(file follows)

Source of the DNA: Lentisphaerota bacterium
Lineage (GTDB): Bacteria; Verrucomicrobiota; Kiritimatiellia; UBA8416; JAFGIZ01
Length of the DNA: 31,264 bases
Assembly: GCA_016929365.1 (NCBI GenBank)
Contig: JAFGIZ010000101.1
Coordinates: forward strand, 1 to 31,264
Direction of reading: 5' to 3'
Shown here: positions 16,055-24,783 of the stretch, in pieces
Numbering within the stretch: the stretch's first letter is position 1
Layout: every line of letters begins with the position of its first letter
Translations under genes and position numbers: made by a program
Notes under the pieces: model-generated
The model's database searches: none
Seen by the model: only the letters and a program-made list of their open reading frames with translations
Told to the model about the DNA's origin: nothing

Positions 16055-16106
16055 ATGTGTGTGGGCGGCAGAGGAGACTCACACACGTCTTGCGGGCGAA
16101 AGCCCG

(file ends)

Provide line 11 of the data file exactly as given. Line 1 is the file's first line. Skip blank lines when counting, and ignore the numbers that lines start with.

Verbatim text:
Translations under genes and position numbers: made by a program